W3C home > Mailing lists > Public > semantic-web@w3.org > October 2010

Re: overstock.com adds GoodRelations in RDFa to 900,000 item pages

From: Martin Hepp <martin.hepp@ebusiness-unibw.org>
Date: Thu, 7 Oct 2010 21:04:55 +0200
Cc: Michael F Uschold <uschold@gmail.com>, public-lod@w3.org, semantic-web@w3.org
Message-Id: <2C0AA255-EA14-4C68-AC4A-175690627335@ebusiness-unibw.org>
To: Paul Houle <ontology2@gmail.com>

On 07.10.2010, at 17:14, Paul Houle wrote:

> On Wed, Oct 6, 2010 at 1:49 PM, Martin Hepp <martin.hepp@ebusiness-unibw.org 
> > wrote:
>       From a commercial viewpoint,  imperfect data is an  
> opportunity.  If I didn't have other projects ahead of it in the  
> queue,  I'd seriously be thinking about building a shopping  
> aggregator that cleans up GoodRelations and other data,  reconciles  
> product identities,  categorizes products,  creates good product  
> descriptions,  and make something that improves on current affiliate  
> marketing and comparison shopping systems.
>       Note that the beauty of an ontology is in the eyes of a user.

Yes and no. While there is a degree of subjectivity when evaluating  
ontologies, there are also hard criteria, e.g.

- does it provide meaningful distinctions, i.e. such that are useful  
to preserve (in order to save reclassification effort by the data  
consumer) and reasonably cheap to populate (by the data owners).

- is it embedded in an economically feasible ecosystem with incentives  
for data owners to publish respective data. Keep in mind positive  
network externalities!

> One user might want to have a broad but vague ontology of  
> "products",  they are happy to say that a digital camera is  
> a :DigitalCamera.  Other people might want to just cover the  
> photography domain,  but do it in great detail -- describing both  
> the differences between digital cameras manufactured today but also  
> lenses,  and even covering,  in great detail,  vintage cameras that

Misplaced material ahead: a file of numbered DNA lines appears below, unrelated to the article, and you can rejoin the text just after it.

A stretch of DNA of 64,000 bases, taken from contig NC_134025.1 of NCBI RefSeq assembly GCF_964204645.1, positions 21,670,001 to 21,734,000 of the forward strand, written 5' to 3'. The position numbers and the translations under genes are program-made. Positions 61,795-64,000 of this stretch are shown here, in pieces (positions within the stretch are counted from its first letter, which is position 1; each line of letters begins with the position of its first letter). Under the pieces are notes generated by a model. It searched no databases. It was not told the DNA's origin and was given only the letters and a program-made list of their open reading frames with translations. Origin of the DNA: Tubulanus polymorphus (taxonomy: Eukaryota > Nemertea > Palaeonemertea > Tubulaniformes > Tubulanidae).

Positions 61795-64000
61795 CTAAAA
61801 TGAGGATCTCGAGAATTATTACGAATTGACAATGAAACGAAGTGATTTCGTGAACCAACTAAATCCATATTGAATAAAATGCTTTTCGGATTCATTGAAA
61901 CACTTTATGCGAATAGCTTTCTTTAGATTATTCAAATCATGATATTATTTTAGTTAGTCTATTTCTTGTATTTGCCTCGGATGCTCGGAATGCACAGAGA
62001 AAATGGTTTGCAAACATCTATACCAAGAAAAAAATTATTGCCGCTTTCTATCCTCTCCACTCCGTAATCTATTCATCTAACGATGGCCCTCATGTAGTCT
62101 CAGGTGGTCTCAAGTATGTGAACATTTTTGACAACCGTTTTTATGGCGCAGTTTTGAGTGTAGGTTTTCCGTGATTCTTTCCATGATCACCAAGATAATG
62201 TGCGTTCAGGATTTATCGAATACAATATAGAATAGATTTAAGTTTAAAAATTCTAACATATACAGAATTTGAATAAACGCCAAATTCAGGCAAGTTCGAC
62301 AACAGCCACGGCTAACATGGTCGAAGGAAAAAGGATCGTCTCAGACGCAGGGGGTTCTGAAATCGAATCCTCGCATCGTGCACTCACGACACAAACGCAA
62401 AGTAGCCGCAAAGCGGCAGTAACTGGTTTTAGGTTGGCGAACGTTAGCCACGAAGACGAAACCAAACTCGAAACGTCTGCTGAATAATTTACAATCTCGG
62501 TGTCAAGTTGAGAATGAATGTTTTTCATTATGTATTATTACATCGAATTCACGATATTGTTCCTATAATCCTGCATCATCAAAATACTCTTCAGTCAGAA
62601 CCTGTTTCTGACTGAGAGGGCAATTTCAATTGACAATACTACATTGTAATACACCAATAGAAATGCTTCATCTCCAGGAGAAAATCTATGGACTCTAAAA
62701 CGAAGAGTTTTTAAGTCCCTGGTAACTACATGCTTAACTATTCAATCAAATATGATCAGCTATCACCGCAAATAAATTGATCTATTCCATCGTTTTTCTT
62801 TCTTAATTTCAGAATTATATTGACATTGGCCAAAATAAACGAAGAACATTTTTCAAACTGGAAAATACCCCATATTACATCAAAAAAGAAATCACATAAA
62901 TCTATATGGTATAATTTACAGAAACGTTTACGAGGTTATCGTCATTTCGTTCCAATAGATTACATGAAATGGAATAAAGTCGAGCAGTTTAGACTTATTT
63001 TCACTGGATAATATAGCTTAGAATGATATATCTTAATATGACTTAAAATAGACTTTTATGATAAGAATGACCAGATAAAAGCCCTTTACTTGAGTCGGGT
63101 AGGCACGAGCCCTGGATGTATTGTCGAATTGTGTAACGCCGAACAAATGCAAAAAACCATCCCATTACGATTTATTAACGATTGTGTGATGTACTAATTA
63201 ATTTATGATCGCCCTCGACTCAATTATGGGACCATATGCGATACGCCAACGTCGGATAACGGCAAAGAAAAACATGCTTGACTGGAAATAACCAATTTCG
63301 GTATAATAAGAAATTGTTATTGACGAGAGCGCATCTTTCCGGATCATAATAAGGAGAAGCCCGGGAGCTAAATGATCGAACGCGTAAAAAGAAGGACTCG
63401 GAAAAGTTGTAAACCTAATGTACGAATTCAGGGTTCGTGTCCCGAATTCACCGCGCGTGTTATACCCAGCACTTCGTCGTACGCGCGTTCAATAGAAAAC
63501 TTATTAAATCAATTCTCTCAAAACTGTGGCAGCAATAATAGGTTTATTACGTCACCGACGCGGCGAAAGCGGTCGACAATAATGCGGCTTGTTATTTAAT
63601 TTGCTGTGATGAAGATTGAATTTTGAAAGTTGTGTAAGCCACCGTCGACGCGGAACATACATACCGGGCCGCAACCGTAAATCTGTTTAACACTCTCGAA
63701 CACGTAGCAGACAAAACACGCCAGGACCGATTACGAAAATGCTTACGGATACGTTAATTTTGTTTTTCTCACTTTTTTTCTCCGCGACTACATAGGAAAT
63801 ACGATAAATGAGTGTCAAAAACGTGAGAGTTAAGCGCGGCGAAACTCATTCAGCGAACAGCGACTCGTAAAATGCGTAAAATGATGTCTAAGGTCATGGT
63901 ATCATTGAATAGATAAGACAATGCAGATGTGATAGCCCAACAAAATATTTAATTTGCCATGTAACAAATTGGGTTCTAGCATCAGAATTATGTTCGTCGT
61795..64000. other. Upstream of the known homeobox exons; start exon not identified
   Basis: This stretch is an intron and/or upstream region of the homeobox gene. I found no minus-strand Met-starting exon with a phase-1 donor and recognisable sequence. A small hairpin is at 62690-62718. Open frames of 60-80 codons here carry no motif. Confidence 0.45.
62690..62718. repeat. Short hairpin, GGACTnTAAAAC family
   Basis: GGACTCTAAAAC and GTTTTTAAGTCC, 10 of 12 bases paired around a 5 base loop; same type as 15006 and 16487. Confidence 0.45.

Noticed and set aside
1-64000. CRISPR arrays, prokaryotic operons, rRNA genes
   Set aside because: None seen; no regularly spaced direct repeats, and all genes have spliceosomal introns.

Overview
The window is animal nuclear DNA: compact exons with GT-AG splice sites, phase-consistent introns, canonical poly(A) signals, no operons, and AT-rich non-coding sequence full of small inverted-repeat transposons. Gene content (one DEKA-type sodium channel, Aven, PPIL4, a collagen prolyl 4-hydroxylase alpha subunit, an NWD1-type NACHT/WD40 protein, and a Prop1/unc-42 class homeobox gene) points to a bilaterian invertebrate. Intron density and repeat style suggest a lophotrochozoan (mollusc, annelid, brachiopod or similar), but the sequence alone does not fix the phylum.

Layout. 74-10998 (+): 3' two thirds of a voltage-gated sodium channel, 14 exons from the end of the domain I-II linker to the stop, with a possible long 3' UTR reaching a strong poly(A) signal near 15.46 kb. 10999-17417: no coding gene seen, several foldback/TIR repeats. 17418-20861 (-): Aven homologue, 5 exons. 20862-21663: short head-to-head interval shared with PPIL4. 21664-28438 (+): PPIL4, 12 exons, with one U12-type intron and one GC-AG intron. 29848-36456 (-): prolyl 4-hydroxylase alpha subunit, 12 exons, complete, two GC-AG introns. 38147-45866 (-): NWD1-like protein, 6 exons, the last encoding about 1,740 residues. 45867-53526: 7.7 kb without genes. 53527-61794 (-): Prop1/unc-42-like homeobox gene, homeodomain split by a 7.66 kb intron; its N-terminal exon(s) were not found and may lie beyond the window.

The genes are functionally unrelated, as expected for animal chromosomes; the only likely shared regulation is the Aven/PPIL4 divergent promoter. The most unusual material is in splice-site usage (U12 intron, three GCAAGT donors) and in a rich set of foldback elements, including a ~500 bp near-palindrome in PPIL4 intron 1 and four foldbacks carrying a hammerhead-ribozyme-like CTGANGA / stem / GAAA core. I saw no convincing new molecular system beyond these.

> you might find on eBay.
>       You can't say that one of these ontologies is better than the  
> other.  The best thing is to have all of these ontologies available  
> [populated with data!] and to pick and choose the the ones that fit  
> your needs.

If you ignore economics, you can have as many ontologies as you like,  
but ontologies are goods with strong positive network externalities  
(they gain in utility by the number of users and tools), so in  
practice, you may have many ontologies, but using a popular one out of  
a rather small set will often be the best choice.

But of course you are right that using any ontology, even if  
proprietary, is better than using no ontolohy, since entity matching  
on the schema level is usually less effort than on the instance level.


martin hepp
e-business & web science research group
universitaet der bundeswehr muenchen

e-mail:  hepp@ebusiness-unibw.org
phone:   +49-(0)89-6004-4217
fax:     +49-(0)89-6004-4620
www:     http://www.unibw.de/ebusiness/ (group)
          http://www.heppnetz.de/ (personal)
skype:   mfhepp
twitter: mfhepp

Check out GoodRelations for E-Commerce on the Web of Linked Data!
* Project Main Page: http://purl.org/goodrelations/
* Quickstart Guide for Developers: http://bit.ly/quickstart4gr
* Vocabulary Reference: http://purl.org/goodrelations/v1
* Developer's Wiki: http://www.ebusiness-unibw.org/wiki/GoodRelations
* Examples: http://bit.ly/cookbook4gr
* Presentations: http://bit.ly/grtalks
* Videos: http://bit.ly/grvideos
Received on Thursday, 7 October 2010 19:47:39 UTC

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